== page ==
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Millions of future climate refugees may need protection, U.N. committee warns

Millions of future climate refugees may need protection, U.N. committee warns

Refugees fleeing their native countries due to the effects of the climate crisis in future years may not be forced to return if their lives are in danger, the United Nations Human Rights Committee said in a ruling Monday. The committee anticipates a flood of “millions” of climate refugees in the near future.

The first-of-its-kind ruling — which a U.N. official called “powerfully symbolic” —came in the case of Ioane Teitiota, who applied for protection in New Zealand in 2013. Teitiota claimed his family’s lives were at risk in his home nation of Kiribati, a country severely threatened by rising sea levels. And while he actually lost his case, the U.N. committee took the opportunity to make a broader statement about climate refugees.

The situation in Tarawa, Teitiota’s home island, “has become increasingly unstable and precarious due to sea-level rise caused by global warming,” his counsel said. Saltwater contamination and overcrowding on the island have resulted in scarce freshwater resources and a growing housing crisis.

In 1947, South Tarawa was home to just 1,671 people. In 2010, its population surpassed 50,000 after nearby islands became uninhabitable. By 2017, Kiribati’s population had soared to over 100,000 people.

The turquoise sea in Kiribati is a paradox for many – a bedrock of their existence, but increasingly a threat to the future of their homeland.

Image Source: CBS NEWS

Additionally, storm surges and high tides have flooded residential areas. The population of the island suffers from vitamin deficiencies, malnutrition, fish poisoning and other ailments resulting from food insecurity. Unemployment has surged in the region and diseases spread easily through overcrowding and poor quality drinking water.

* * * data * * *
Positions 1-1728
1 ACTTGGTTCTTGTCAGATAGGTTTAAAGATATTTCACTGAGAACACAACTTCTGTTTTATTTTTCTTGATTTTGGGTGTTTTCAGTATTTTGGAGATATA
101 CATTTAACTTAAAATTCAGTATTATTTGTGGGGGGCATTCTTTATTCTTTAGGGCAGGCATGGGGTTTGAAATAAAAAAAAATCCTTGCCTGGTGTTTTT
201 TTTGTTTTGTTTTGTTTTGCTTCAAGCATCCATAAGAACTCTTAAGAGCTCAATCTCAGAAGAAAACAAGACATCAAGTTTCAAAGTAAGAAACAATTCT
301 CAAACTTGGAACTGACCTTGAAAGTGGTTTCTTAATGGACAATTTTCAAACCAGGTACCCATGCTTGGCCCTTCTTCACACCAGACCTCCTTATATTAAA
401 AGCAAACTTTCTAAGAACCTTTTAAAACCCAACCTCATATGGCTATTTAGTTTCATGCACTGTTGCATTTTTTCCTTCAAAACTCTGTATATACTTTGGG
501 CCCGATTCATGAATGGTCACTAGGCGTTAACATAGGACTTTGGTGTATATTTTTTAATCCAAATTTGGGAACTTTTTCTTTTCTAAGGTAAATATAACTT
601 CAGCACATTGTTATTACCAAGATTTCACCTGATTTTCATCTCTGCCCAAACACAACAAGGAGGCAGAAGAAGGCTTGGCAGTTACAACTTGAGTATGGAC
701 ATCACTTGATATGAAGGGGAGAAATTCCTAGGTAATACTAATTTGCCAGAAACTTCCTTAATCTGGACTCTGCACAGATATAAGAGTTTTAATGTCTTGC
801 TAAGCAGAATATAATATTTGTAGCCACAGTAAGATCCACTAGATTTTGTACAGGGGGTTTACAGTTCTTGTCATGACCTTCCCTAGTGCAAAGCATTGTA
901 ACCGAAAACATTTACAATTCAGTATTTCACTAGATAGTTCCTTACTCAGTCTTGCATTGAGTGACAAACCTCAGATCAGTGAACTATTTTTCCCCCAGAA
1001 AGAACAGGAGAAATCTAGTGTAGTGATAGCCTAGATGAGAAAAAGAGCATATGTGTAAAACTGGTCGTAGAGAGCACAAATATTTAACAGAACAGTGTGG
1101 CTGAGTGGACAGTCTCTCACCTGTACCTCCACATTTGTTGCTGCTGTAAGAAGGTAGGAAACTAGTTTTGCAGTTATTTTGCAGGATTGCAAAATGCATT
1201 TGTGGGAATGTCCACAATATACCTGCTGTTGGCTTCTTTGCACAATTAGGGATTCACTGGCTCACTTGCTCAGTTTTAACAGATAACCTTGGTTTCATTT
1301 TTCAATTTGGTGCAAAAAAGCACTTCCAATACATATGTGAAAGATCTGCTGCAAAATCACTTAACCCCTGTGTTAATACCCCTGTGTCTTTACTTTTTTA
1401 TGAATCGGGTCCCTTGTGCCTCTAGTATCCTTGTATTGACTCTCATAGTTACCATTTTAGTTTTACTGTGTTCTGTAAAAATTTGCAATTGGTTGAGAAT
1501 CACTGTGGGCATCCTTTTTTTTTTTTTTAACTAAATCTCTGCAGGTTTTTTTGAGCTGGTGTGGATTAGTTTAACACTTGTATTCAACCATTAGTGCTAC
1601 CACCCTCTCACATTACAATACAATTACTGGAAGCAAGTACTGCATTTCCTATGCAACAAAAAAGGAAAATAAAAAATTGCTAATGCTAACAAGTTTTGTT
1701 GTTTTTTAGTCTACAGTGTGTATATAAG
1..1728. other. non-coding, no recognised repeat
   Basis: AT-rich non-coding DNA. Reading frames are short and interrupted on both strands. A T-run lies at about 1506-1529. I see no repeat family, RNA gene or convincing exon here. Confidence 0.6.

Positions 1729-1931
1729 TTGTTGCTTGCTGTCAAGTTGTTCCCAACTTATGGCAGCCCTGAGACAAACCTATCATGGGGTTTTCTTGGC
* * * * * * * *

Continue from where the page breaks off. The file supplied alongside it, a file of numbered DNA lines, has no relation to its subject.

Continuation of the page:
Teitota applied for refugee status in New Zealand after his visa expired in 2010. He was forced to return to Kiribati in September 2015 — putting his life and the lives of his family at risk, he said.

Teitota’s application was rejected, but he appealed, claiming the ruling violated his right to life. New Zealand’s Court of Appeal and Supreme Court each denied subsequent appeals, so he filed a complaint with the U.N.’s Human Rights Committee.

On Monday, the U.N. committee issued its judgment in the case. It ruled against Teitota — stating his life was not in immediate risk — but said that people in places where climate change poses an immediate threat to their lives could not be forced to return.

“The timeframe of 10 to 15 years, as suggested by the author, could allow for intervening acts by the Republic of Kiribati, with the assistance of the international community, to take affirmative measures to protect and, where necessary, relocate its population,” the ruling said.

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